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Cartoonist Arrested For Sedition in Singapore

Leslie Chew, the Singaporean cartoonist behind the popular Facebook page Demon-cratic Singapore, was arrested on Friday for sedition and was released on a S$10,000 (around 6,300 Euros) bail two days later (South China Morning Post 25/04/2013, p. A10).


He has been charged with sedition, as defined by Singapore’s Sedition Act, for posting on the 27 of March a comic strip that allegedly accused the Singaporean government of racism towards Malay minorities. 

The strip, with the subtitle “Malay Population. Deliberately suppressed by a racist government“, depicts a politician saying “We have the some [sic!] of the most talented Indians from India, most talented Chinese and most talented Caucasians for companies to tap on.” Someone in the crowd asks: “What? No mention of Malay talents?” And two others say: “It is no secret that he abhors Malays.” “Damn racist government!

Leslie Chew’s satiric Facebook page has over 22,000 followers. It claims to be “totally fictional” and “with entirely fictional characters”, but the themes and the characters are clearly inspired by real people, mostly politicians, and by  Singaporean politics and society.

According to the Sedition Act, Cap. 290:

it is an offence, inter alia, “to promote feelings of ill-will and hostility between different races or classes of the population of Singapore” (Lai 2008, p. 64).


The Sedition Act has already been used in the past against members of Singapore’s blogosphere. In 2005, for instance, three bloggers were convicted under the Sedition Act for posting blog comments that were anti-Muslim (ibid.). 

Mr Choo Zheng Xi, Leslie Chew’s lawyer, said that Mr. Chew’s mobile phone, computer and hard disk as well as his passport have been taken by the police for the purpose of the investigation. Mr Chew was also questioned about another cartoon from 14 December 2012, which had prompted the Attorney General’s Chambers (AGC) to send him a letter of complaint, in which it was stated that the cartoon “scandalises our Courts through allegations and imputations that are scurrilous and false” (The Straits Times 24/04/2013, p. B1).

Terms such as “public order”, “national interest”, “subversive”, and “disaffection” which are used in several of Singapore’s draconian security acts, such as the Sedition Act or the Internal Security Act, “are so ambiguous as to render any particular action not favored by the government susceptible to being interpreted as contravening these laws” (Tan 2008, p. 4). However,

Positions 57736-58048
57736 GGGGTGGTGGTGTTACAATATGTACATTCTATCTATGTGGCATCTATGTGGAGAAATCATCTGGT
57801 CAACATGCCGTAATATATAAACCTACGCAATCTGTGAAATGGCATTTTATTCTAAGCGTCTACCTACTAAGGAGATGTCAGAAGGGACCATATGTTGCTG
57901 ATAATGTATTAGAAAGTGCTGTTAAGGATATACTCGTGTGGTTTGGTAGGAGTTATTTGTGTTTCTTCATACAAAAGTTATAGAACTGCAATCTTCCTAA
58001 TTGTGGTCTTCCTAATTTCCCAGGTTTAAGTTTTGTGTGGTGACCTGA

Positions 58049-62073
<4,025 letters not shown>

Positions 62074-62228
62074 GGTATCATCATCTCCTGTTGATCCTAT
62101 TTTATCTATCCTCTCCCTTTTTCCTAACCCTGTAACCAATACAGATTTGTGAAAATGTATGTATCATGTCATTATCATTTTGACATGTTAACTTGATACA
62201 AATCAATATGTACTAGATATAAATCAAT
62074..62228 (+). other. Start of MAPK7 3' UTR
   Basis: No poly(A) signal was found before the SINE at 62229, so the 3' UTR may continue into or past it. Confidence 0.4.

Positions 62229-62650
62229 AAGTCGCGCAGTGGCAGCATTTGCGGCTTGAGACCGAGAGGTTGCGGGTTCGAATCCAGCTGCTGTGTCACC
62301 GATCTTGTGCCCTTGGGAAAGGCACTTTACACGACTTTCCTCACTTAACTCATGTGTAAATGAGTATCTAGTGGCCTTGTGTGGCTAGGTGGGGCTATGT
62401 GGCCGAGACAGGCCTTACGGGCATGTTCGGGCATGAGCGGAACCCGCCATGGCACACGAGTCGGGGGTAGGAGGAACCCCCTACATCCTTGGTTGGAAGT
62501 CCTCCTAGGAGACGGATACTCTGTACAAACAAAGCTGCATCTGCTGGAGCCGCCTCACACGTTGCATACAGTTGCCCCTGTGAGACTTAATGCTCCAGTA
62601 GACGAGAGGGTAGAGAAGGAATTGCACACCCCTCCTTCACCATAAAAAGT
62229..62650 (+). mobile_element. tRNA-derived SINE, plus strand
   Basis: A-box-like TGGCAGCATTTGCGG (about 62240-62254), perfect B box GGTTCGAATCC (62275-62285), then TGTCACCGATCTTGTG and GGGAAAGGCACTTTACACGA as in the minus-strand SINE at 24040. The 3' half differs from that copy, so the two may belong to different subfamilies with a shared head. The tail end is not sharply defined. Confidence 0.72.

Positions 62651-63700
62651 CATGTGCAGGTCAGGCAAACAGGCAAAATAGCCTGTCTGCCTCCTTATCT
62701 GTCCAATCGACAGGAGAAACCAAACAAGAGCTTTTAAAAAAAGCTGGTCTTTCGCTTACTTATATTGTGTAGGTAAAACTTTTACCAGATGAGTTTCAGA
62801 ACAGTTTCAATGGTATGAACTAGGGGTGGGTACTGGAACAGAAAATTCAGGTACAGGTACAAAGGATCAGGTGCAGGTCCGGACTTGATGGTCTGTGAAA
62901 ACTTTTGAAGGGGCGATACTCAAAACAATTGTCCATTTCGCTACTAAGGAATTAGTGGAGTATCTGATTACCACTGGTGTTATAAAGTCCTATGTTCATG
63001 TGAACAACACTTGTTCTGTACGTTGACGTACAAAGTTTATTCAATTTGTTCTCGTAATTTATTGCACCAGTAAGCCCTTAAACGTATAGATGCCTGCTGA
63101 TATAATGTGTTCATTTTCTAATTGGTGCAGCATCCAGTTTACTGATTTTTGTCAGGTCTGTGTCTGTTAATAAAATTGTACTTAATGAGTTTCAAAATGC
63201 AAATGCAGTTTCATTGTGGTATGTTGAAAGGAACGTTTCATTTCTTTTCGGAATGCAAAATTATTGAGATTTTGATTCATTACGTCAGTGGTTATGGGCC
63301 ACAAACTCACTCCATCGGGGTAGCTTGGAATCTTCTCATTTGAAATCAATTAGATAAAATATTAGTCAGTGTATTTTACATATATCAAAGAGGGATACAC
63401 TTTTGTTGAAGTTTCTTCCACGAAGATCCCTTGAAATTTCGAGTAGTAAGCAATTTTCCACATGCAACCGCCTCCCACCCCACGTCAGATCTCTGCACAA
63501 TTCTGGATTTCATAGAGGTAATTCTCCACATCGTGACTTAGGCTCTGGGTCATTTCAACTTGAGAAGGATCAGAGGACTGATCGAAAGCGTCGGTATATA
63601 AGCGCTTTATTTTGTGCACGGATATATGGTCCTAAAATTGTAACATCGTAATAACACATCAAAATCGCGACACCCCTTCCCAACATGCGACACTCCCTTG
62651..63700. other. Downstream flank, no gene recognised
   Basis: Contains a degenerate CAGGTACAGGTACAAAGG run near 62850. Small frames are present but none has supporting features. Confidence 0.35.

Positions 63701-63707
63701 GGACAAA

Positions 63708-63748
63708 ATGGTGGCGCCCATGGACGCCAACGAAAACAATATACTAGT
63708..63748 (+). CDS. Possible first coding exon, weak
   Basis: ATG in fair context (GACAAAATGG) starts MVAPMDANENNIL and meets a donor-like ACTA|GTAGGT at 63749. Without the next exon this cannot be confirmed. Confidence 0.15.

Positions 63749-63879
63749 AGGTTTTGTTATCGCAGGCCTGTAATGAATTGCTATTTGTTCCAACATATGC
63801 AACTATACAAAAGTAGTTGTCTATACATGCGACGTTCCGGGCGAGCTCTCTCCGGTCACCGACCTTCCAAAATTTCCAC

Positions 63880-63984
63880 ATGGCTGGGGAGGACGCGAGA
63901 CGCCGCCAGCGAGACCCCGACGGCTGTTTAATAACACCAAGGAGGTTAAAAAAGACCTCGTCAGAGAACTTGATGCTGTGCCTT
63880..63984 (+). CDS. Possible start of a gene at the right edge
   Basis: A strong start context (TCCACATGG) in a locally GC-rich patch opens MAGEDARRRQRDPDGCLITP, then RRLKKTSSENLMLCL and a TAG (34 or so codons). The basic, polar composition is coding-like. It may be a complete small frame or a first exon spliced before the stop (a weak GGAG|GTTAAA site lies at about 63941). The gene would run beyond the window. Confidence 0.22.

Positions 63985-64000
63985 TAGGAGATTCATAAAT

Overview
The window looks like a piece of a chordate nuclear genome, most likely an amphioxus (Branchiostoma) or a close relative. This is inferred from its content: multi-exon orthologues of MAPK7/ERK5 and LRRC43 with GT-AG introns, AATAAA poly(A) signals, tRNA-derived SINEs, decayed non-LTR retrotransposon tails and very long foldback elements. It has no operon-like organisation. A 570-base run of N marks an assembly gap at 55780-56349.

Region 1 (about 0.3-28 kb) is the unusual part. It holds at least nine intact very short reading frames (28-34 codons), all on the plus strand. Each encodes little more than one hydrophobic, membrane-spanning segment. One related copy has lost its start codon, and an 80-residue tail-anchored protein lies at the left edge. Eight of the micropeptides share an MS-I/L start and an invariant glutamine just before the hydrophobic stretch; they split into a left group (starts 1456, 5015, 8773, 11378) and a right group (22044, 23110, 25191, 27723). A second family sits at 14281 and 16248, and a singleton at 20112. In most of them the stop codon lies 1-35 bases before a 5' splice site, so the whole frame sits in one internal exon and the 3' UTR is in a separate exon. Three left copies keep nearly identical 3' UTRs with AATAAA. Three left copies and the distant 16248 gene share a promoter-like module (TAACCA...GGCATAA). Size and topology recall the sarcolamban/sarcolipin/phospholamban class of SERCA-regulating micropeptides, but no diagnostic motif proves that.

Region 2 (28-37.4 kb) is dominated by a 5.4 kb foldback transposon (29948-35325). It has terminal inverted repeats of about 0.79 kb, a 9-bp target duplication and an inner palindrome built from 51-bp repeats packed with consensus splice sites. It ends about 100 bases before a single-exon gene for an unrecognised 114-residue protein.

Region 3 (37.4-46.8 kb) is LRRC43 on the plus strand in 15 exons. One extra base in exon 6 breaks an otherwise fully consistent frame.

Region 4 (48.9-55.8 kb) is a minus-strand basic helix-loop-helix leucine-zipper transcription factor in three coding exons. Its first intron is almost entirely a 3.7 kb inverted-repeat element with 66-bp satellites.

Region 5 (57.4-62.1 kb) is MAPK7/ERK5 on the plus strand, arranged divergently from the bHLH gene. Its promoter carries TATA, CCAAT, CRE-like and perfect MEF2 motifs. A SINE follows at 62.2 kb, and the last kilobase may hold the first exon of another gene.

[W]ithin the dominant discourse of vulnerability, survival, and success, it has not been difficult for the government to justify these coercive powers to [gain the support of] pragmatic, and materialistic Singaporeans who only desire to live in peace, safety, comfort, and affluence […], (ibid., pp. 4-5).


Among famous cases of bloggers sued for defamation was that of Jiaohao Chen, a Singaporean student who lived in the United States, who in May 2005 was accused by the government-founded  Agency for Science, Technology and Research (A*STAR) of posting “untrue and serious accusations against A*STAR, its officers and other parties”. The agency threatened him “with legal consequences unless the objectionable statements were removed and an acceptable apology published“. In order to avoid a lawsuit, Chen complied with A*STAR’s requests (Deibert 2008, p. 366).

The issue of whether and when the expression of individual opinions and criticism can be considered defamation is highly controversial. Anyone risks to be perceived as libellous, because criticism and defamation can be easily confused. This is not only a problem in Asian countries, where big business and strong governments often have vested interests and don’t wish to be denounced publicly. It must be remarked that criticism is often based on individual opinions and perceptions, and therefore it is easy to find in them defamatory elements. 

The West, too, has its number of controversial cases. Italy, for instance, is notorious for its media politicization and the risks “uncomfortable” journalists face. However, even in the Italian case, which is perhaps one of the worst-functioning democracies in Europe, journalists still have considerable power thanks to the judiciary. 

Only to name one example, journalist Marco Travaglio, who is a staunch critic of the political class, has often been sued for defamation. In one case that dates back to 2005, business tycoon Silvio Berlusconi filed a lawsuit against Travaglio, accusing him of slander and false statements aimed at attacking him personally and weakening his political position prior to the election campaign of 2001, in which Berlusconi ran as the leader of the party that subsequently won (note). However, Travaglio and another journalist were acquitted (note). 

The balance between free speech and defamation is often blurred. It is easy to interpret criticism as calumny. This subtle distinction can be manipulated by powerful groups or individuals to protect their image and interests. Personally, I believe that freedom of expression should always have priority and be restricted only in extreme cases. 




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